Farmer's Protests,Iran Protests,Isfahan,Kurdish businessmen and Marketers protests,MEK,PMOI,Teacher's Protests,Women,Youth
A recent report from Our Iran described protests in Iran during the month of April 2018. The report that is mainly based on reports from the Mujahedin-e-Khalq (MEK) network inside Iran, indicates that there were a total of 452 protests and gatherings last month in Iran, averaging 15 per day. Protesters came from all walks of life, from farmers to teachers to those looted by financial institutions. Women and youth made up a sizable proportion of those protesting. The April protests can be broken down as follows:
- Labor protests: 109
- Plundered people protests: 39
- Student protests: 16
- Retiree protests: 7
- Teacher protests: 8
- Other sectors: 245
Reports from MEK’s network, shows, labor protests made up a large percentage of total protests in April. Workers protested for many reasons, including lack of employment, dismissals, failure of employers to pay wages, job uncertainty, and recruitment of non-partisan forces.
Victims of Plundering
Protests by looted people took place in 13 cities across Iran in April. Women played a large part in these protests. Protesters closed buildings and looted businesses, throwing garbage and rotten eggs and fruit at the businesses that looted their financial accounts.
Retirees protested in two cities in Iran this April. They protested the retirement age, lack of benefits and matching funds for retirees, and the inability to achieve the required years of service in order to retire.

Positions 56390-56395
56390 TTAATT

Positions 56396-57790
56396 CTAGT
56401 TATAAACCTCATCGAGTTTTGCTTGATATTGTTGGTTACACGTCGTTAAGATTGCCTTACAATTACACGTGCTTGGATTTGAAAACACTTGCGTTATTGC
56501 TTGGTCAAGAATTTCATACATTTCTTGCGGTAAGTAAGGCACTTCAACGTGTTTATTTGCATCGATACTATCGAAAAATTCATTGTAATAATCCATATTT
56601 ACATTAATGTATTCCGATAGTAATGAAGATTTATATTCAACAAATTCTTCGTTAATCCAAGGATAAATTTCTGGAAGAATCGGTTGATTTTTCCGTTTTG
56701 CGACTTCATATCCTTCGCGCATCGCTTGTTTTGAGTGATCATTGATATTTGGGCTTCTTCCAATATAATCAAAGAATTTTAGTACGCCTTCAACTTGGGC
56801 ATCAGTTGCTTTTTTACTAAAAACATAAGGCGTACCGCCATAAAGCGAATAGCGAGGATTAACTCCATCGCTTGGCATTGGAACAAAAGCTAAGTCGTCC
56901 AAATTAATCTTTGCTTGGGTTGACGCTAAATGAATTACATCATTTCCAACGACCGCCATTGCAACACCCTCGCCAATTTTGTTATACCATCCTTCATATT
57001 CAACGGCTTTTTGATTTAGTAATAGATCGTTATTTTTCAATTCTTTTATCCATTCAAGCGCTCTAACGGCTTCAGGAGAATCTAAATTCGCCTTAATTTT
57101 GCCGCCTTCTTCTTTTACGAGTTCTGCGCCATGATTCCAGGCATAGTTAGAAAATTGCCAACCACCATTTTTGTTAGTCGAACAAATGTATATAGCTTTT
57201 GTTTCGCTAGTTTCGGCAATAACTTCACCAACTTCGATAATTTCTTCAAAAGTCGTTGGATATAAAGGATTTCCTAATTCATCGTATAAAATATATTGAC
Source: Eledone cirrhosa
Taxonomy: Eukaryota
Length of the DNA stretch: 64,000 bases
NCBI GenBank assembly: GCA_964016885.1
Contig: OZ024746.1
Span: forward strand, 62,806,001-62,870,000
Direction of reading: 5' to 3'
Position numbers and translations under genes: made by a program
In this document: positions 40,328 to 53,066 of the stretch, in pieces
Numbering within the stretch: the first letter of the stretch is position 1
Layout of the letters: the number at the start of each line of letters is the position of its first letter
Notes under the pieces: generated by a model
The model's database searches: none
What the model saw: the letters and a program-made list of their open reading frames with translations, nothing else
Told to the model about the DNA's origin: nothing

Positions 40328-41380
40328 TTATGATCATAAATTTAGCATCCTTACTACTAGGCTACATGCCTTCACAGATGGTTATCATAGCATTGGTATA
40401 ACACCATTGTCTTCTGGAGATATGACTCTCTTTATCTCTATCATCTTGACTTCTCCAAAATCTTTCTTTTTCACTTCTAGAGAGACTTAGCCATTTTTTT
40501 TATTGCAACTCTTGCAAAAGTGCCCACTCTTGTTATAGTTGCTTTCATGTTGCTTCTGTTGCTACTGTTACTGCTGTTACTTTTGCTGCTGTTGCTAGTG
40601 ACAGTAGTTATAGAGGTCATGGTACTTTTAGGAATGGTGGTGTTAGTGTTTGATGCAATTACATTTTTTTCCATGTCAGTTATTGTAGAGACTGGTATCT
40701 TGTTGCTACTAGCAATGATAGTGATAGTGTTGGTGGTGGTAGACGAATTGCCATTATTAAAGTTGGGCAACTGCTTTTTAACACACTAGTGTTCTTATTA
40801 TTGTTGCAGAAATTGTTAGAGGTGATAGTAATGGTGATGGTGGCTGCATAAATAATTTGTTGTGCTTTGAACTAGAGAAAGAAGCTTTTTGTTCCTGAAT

MEK network also reports that Iranian teachers gathered in five different cities to protest the withholding of their salaries for months and sometimes up to a year. A number of teachers resigned en masse in response to rumors that Director General of Education was going to be dismissed. And teachers protested for the release of Mohammad Habibi, a teacher who was detained by the regime. After a series of protests for his freedom, the regime bowed to pressure and released him.
University students held protests in eight cities across Iran in April. They had a variety of concerns, including the firing of a professor, more possible firings of faculty, poor food quality on campuses, mismanagement and corruption by university officials, and poor wages and employment status. Students also protested in support of striking businessmen and marketers in Kurdistan.
Another 245 protests reported by MEK sources in Iran in 73 cities did not fit into any of the above categories. The protesters and their causes were varied and diverse. There were protests against closing border crossings and increasing tariffs. Kurdish businessmen and marketers protested an offensive characterization by state media. Farmers protested against poor economic conditions. Farmers and many other citizens protested unfair water rights and lack of access to water.
The number of protests grew from March to April as the widespread uprising against the ruling regime continues. May is on pace to surpass the April protests.